The concept of Lily’s defiance through submission — of Lily rebelling against the system of exchange by simply adhering to its rules — is worth paying close attention to in Dimock’s essay. Dimock constructs an argument in which Lily is a deviant within the society of exchange, acting in ways that rebel against its logic.
Dimock writes, “She is penalized, then, not for breaking the rules but for observing them. This sort of absurdity is the logic of nightmare, but it is just this absurd logic that makes the exchange system work. In its disfiguring light, Lily’s ‘rebellion’ takes on the correspondingly absurd form of playing by the rules, of rebellion by submission,” (383).
How is it that by playing by the rules of the system of exchange Lily is rebelling? One instance is when Lily pays back her debt to Trenor in its exact equivalence, $9000. Here, Dimock argues that, “By making money its own equivalent, Lily reduces it to its own terms and defies its purchasing power,” (383). To Dimock, then, participation within the system of exchange means allowing currency in its various forms to equal — or to be negotiated as equaling — things that it is not. In this case, Trenor expects his money to equate to sexual favors from Lily, which Lily defies.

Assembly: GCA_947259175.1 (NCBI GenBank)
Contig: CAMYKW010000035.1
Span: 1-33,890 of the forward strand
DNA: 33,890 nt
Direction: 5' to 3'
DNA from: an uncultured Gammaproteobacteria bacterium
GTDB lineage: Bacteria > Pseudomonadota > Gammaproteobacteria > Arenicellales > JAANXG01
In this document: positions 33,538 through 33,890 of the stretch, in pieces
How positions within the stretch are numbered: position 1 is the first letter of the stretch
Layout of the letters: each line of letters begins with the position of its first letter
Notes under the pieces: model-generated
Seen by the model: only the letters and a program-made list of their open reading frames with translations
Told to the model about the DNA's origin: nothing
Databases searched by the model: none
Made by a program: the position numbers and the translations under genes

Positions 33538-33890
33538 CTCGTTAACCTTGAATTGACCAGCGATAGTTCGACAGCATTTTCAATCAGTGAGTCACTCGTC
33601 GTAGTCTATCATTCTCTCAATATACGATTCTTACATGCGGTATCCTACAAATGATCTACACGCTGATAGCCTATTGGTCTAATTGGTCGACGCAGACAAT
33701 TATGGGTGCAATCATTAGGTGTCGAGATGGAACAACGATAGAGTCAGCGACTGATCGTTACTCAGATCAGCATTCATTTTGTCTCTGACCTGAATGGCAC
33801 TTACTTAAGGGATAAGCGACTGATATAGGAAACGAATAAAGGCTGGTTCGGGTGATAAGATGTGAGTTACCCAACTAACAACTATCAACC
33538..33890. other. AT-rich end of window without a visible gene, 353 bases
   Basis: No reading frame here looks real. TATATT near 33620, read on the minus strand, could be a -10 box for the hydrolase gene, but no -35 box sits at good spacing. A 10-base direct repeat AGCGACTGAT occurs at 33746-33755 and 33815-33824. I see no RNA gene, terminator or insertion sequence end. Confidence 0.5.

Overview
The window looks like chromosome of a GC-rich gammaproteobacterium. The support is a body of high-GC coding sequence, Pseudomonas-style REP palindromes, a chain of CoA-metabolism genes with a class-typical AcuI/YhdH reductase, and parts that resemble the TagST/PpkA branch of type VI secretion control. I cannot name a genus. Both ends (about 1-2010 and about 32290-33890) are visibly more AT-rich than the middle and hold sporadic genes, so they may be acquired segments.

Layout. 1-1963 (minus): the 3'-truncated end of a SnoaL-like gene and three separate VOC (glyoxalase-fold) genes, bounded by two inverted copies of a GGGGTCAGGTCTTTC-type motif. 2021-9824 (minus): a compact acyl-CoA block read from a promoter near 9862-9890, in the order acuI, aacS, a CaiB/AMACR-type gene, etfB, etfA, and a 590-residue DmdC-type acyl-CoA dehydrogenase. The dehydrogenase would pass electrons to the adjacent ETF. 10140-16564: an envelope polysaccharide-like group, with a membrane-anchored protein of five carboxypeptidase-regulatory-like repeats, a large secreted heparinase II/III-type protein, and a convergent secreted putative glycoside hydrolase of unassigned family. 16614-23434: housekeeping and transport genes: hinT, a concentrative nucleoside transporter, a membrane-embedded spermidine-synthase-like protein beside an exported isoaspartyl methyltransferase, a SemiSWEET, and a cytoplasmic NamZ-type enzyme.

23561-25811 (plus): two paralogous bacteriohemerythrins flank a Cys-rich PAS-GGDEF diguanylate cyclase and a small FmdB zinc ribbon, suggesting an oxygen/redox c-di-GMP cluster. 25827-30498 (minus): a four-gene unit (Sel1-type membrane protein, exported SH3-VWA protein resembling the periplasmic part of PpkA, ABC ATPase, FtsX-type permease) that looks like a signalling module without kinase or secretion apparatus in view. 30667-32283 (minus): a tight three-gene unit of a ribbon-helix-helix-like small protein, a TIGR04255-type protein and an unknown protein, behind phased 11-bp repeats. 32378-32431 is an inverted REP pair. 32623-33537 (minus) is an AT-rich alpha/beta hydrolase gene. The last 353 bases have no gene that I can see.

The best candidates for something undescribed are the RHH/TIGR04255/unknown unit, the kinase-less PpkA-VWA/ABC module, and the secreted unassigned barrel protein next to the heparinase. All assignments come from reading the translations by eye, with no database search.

If we are to discuss the work that this argument accomplishes, it seems as though our reading of Lily’s tragic fall must change. Her self-destructive actions, especially burning the letters which were her last remaining “asset”, become demonstrations of the fallacious logic within the system of exchange. She will no longer partake in the negotiations wherein things are equated to other things which they are not. Lily defies the system of exchange by allowing it to destroy her. We, as readers, are forced to seek out answers as to why Lily would allow it to destroy her.